“God forgive me,” continued the sailor, in that altered voice; “but throughout my voyages I’d never thought of my sister Eliza but in two ways — sometimes one, sometimes t’other. One way of thinking of her, and expecting to see her, was as the little sister that I’d left, not altered by so much as one lock of her hair being changed from the identical curl into which it was twisted the morning she cried and clung about me on board the Ventur’some, having come aboard to wish father and me good-by. Perhaps I oftenest thought of her in this way. Anyhow, it was in this way, and no other, that I always saw her in my dreams. The other way of thinking of her, and expectin’ to see her, was as a handsome, full-grown, buxom married woman, with a troop of saucy children hanging on to her apron-string, and every one of ’em askin’ what Uncle Samuel had brought ’em from foreign parts. Of course this fancy was the most rational of the two; but the other fancy, of the little child with the long, black, curly hair, would come to me very often, especially at night, when all was quiet aboard, and when I took the wheel in a spell while the helmsman turned in. Lord bless you, ladies and gentlemen, many a time of a starlight night, when we’ve been in them latitudes where the stars are brighter than common. I’ve seen the floating mists upon the water take the very shape of that light figure of a little girl in a white pinafore, and come skipping toward me across the waves. I don’t mean that I’ve seen a ghost, you know, but I mean that I could have seen one if I’d had the mind, and that I’ve seen as much of a one as folks ever do see upon this earth — the ghosts of their own memories and their own sorrows, mixed up with the mists of the sea or the shadows of the trees wavin’ back’ard and for’ard in the moonlight, or a white curtain agen a window, or something of that sort. Well, I was such a precious old fool with these fancies and fantigs”— Mr. Samuel Prodder seemed rather to pride himself upon the latter word, as something out of the common —“that when I went ashore at Liverpool last Saturday was a week, I could n’t keep my eyes off the little girls in white pinafores as passed me by in the streets, thinkin’ to see my Eliza skippin’ along, with her black curls flyin’ in the wind, and a bit of chalk, to play hop-scotch with, in her hand; so I was obliged to say to myself, quite serious, ‘Now, Samuel Prodder, the little girl you’re a lookin’ for must be fifty years of age, if she’s a day, and it’s more than likely that she’s left off playin’ hop-scotch and wearin’ white pinafores by this time.’ If I had n’t kept repeatin’ this, internally like, all the way I went, I should have stopped half the little girls in Liverpool to ask ’em if their name was Eliza, and if they’d ever had a brother as ran away and was lost. I had only one thought of how to set about findin’ her, and that was to walk straight to the back street in which I remembered leavin’ her forty years before. I’d no thought that those forty years could make any more change than to change her from a girl to a woman, and it seemed almost strange to me that they could make as much change as that. There was one thing I never thought of; and if my heart beat loud and quick when I knocked at the little front door of the very identical house in which we’d lodged, it was with nothing but hope and joy. The forty years that had sent railways spinning all over England had n’t made much difference in the old house; it was forty years dirtier, perhaps, and forty years shabbier, and it stood in the very heart of the town instead of on the edge of the open country; but, exceptin’ that, it was pretty much the same; and I expected to see the same landlady come to open the door, with the same dirty artificial flowers in her cap, and the same old slippers down at heel scrapin’ after her along the bit of oil-cloth. It gave me a kind of a turn when I did n’t see this identical landlady, though she’d have been turned a hundred years old if she’d been alive; and I might have prepared myself for the disappointment if I’d thought of that, but I had n’t; and when the door was opened by a young woman with sandy hair, brushed backward as if she’d been a Chinese, and no eyebrows to speak of, I did feel disappointed. The young woman had a baby in her arms — a black-eyed baby, with its eyes opened so wide that it seemed as if it had been very much surprised with the look of things on first comin’ into the world, and had n’t quite recovered itself yet; so I thought to myself, as soon as I clapped eyes on the little one, why, as sure as a gun, that’s my sister Eliza’s baby, and my sister Eliza’s married, and lives here still. But the young woman had never heard the name of Prodder, and did n’t think there was anybody in the neighborhood as ever had. I felt my heart, which had been beatin’ louder and quicker every minute, stop all of a sudden when she said this, and seem to drop down like a dead weight; but I thanked her for her civil answers to my questions, and went on to the next house to inquire there. I might have saved myself the trouble, for I made the same inquiries at every house on each side of the street, going straight from door to door, till the people thought I was a sea-farin’ tax-gatherer; but nobody had ever heard the name of Prodder, and the oldest inhabitant in the street had n’t lived there ten years. I was quite disheartened when I left the neighborhood, which had once been so familiar, and which seemed so strange, and small, and mean, and shabby now. I’d had so little thought of failing to find Eliza in the very house in which I’d left her, that I’d made no plans beyond. So I was brought to a dead stop; and I went back to the tavern where I’d left my carpet-bag, and I had a chop brought me for my dinner, and I sat with my knife and fork before me thinkin’ what I was to do next. When Eliza and I had parted, forty years before, I remembered father leaving her in charge of a sister of my mother’s (my poor mother had been dead a year), and I thought to myself, the only chance there is left for me now is to find Aunt Sarah.”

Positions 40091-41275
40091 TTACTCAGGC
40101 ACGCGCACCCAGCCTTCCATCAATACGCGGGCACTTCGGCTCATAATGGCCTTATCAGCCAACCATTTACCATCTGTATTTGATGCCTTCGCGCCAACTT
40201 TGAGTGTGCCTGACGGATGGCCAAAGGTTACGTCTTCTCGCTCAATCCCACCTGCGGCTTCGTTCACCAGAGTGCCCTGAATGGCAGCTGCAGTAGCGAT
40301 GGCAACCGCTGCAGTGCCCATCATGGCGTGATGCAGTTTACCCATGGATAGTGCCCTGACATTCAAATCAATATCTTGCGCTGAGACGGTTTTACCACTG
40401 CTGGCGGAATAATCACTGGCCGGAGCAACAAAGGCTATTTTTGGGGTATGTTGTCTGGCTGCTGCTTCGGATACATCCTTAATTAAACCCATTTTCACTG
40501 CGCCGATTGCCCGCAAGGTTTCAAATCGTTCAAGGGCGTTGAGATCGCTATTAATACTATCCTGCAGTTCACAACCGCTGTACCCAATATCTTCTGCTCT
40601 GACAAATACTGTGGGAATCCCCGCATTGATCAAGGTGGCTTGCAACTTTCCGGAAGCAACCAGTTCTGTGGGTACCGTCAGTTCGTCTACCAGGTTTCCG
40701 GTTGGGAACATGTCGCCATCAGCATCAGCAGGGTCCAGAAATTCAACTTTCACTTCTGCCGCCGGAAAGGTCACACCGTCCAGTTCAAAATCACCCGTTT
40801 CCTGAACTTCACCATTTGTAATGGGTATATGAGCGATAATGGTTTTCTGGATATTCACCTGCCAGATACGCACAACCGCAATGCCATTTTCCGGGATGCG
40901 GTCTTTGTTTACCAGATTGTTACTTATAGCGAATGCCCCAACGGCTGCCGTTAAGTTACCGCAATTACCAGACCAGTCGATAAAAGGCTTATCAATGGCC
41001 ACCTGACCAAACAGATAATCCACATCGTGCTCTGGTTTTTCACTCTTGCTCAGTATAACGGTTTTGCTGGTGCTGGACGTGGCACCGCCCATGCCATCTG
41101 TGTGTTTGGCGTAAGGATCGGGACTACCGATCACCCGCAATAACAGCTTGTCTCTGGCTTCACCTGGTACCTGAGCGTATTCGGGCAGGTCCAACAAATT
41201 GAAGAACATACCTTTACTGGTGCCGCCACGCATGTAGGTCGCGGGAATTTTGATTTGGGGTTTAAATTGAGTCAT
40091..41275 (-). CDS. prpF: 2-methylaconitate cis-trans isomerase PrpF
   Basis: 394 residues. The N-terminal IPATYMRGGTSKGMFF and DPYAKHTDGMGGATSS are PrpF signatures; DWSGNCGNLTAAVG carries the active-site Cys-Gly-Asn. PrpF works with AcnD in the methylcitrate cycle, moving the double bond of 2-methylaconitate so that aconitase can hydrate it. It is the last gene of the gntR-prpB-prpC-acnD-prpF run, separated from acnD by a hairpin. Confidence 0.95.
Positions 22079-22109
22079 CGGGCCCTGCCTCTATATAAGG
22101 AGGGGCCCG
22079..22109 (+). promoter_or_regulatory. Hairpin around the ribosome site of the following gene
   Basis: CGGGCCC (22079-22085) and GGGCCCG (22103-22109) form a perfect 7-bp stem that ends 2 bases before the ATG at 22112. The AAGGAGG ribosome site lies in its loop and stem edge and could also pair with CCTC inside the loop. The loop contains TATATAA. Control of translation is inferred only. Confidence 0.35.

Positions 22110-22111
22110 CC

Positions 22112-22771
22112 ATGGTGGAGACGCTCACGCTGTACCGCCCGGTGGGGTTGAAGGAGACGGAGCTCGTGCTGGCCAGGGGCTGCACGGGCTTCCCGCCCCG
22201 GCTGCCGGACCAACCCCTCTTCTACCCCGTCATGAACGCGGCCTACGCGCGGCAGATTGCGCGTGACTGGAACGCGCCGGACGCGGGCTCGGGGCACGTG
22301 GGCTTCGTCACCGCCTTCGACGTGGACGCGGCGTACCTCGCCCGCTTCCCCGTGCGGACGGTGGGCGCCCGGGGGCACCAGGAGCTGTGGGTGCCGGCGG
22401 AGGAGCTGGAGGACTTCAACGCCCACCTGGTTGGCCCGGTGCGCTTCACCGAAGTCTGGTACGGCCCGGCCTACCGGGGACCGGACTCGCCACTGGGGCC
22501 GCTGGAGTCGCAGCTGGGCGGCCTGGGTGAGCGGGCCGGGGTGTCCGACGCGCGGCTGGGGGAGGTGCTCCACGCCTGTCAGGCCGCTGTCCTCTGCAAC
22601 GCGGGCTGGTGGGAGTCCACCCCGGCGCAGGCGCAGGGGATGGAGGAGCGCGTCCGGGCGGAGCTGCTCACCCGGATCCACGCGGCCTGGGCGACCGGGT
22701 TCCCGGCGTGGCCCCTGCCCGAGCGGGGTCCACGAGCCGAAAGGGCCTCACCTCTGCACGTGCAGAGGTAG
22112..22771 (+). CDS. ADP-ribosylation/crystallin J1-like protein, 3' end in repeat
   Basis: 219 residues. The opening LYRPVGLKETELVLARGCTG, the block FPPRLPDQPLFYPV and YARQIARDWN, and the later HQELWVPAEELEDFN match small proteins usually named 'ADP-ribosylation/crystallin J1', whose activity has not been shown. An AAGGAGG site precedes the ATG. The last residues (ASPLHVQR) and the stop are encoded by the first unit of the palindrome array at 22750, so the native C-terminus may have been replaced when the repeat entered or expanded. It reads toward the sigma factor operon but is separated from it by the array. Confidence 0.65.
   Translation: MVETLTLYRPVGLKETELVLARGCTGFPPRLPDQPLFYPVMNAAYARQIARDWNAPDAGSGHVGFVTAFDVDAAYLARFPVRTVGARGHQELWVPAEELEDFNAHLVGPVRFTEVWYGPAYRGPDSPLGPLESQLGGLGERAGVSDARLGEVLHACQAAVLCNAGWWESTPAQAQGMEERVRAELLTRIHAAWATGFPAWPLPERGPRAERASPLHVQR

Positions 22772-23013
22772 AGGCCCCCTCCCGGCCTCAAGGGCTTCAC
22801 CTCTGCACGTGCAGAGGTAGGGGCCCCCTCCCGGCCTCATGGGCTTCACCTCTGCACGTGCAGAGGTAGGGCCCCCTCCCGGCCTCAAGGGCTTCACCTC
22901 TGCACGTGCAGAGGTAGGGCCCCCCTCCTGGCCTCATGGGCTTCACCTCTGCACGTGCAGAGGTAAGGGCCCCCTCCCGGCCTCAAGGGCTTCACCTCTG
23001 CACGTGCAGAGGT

By the time Mr. Prodder arrived at this stage of his narrative his listeners had dropped off gradually, the gentlemen returning to their newspapers, and the young lady to her book, until the merchant-captain found himself reduced to communicate his adventures to one good-natured looking young fellow, who seemed interested in the brown-faced sailor, and encouraged him every now and then with an assenting nod or a friendly “Ay, ay, to be sure.”